The Wall Street Journal has an interesting blog post on the pricing strategy for the next round of Hep-C drugs:
Sanford Bernstein analyst Geoff Porges wrote that Gilead left AbbVie “less room to start a price war” than some may have expected. How so? Gilead priced the eight-week regimen at $63,000, which means average pricing for Harvoni would be about $80,000, assuming that as many as 45% of the patients with most common form of the virus use the drug for eight weeks.
This is actually less than what most insurers are now paying for Sovaldi, which costs $84,000 for a 12-week regimen, but must be taken with another drug. This pushes the cost to somewhere between $95,000 or so and $160,000…
As Longman sees it, AbbVie should contemplate a $76,000 price tag – or a 20% discount – for the simple reason that its own hepatitis C treatment, which is expected to win FDA approval shortly, is not as convenient….
Theoretically, the plan may not merely decide they prefer the AbbVie drug, but they mandate it, unless there’s some significant reason a patient can’t take it. If plans are willing to do this, the average cost [for hepatitis C treatment] may fall pretty significantly.” As a result, the cost per patient could fall to below $70,000, on average, …
The price per cure just fell again from $150,000 to $80,000, on average, with significantly less side effects.
Insurers and doctors have been “warehousing” non-critical Hep-C patients for the past couple of months as they knew another round of new drugs would soon be approved. The FDA has approved a Gilead Solvaldi cocktail, and now it looks like another drug from AbbVie is getting ready to be approved. There is an interesting discussion about the difference between cost per treatment which is still remarkably high and cost per cured patient which is falling dramatically. We, as a society should be willing to pay a high cost of treatment if that treatment is very effective. The new Hep-C drugs fall into that category while the older Hep-c regimes were much less expensive per patient but far less effective.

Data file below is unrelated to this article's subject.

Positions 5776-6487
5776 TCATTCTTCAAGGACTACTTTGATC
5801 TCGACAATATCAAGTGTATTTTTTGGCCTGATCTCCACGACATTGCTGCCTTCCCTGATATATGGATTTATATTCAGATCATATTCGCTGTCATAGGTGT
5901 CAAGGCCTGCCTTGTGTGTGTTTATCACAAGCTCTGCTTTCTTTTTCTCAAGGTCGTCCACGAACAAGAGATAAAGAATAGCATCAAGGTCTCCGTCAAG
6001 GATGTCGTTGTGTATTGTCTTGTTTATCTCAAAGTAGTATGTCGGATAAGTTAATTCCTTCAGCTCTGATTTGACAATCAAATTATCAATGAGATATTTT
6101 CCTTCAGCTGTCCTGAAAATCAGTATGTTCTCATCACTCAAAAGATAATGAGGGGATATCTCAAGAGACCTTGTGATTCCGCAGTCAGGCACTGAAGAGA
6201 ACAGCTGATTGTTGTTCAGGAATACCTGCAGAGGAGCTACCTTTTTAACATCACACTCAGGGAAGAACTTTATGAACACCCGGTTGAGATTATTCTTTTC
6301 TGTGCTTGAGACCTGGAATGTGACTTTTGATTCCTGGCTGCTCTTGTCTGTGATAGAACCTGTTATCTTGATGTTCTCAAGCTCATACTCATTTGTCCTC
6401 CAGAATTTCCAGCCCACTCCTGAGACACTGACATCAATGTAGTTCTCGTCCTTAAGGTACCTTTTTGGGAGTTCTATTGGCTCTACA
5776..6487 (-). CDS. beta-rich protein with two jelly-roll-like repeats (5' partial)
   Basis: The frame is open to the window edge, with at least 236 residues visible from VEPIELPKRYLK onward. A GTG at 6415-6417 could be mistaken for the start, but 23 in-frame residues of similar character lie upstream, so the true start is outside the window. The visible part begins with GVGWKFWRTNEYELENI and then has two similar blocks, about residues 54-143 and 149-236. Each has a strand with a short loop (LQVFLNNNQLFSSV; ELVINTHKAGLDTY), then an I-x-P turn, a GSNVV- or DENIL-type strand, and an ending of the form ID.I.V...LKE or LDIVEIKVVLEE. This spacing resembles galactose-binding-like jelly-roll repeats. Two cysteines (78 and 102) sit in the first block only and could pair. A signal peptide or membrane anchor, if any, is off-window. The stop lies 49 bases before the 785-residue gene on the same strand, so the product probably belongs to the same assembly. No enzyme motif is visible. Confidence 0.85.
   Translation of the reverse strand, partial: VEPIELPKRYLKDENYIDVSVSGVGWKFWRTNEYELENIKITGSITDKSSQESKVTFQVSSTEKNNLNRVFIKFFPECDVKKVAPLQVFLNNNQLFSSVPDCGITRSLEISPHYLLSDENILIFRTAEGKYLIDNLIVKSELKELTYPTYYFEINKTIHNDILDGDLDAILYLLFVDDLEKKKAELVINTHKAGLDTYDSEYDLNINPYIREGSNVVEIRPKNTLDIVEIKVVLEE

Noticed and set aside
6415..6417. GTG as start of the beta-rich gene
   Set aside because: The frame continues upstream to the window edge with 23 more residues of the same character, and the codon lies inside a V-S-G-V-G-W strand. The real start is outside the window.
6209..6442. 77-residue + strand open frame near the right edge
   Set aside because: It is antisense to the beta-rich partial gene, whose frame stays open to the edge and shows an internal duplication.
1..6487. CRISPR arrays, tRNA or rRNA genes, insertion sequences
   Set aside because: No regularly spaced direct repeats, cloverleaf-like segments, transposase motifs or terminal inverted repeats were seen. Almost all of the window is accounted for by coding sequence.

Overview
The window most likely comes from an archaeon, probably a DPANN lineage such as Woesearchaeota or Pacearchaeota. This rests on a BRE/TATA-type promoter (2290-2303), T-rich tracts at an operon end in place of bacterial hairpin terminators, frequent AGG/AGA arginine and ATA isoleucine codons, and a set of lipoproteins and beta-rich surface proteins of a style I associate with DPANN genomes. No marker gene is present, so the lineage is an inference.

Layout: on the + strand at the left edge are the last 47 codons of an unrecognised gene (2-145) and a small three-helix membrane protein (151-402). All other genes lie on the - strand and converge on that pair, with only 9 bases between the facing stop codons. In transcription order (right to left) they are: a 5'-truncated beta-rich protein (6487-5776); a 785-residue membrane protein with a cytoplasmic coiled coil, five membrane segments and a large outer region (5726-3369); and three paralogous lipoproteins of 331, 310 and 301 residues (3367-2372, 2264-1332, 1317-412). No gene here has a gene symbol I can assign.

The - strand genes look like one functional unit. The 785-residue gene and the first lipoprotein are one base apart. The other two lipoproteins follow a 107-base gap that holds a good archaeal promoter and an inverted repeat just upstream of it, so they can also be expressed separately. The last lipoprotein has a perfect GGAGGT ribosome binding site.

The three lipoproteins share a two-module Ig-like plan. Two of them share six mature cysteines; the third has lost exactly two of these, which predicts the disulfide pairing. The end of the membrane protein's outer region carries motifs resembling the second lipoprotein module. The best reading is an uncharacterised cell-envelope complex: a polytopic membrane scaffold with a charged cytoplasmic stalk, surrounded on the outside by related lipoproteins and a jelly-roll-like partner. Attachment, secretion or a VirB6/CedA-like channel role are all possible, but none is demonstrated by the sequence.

The number needed to treat for good outcomes have declined dramatically. So from a social perspective, we’re probably better off at high cost per treatment than lower cost per far less effective treatment.
Now the interesting thing from the insurance company paper-pusher point of view is the formulary changes that a competitive drug to Sovaldi at a lower price point brings about. We know that the marginal cost of production for a new Hep-C full treatment regime is in the low four digits. Sovaldi had a limited monopoly with no near substitutes so they had free
reign rein to name a price and get it. Insurers countered by limiting payments by clinical indicators (severely compromised Hep-C patients without success on other treatments, abstaining from alcohol etc). The existance of a near substitute means insurers can go a preferred pricing route where Drug 1 can have a better cost-share structure from the member point of view compared to Drug 2. That would drive most providers to prescribe mostly Drug 1. It is this ability to somewhat say no that will force pricing down.
The problems are two fold. First, it is not accomodating to individuals whose clinical indicators suggest that Drug 2 is the better choice over the cheaper Drug 1. Secondly, it will remove only a portion of the property rents currently being captured by Gilead, so it is an incomplete answer. As more drugs of the same or better effectiveness and efficiency get approved, and the pool of near subsitutes increases, pricing will decrease a bit more.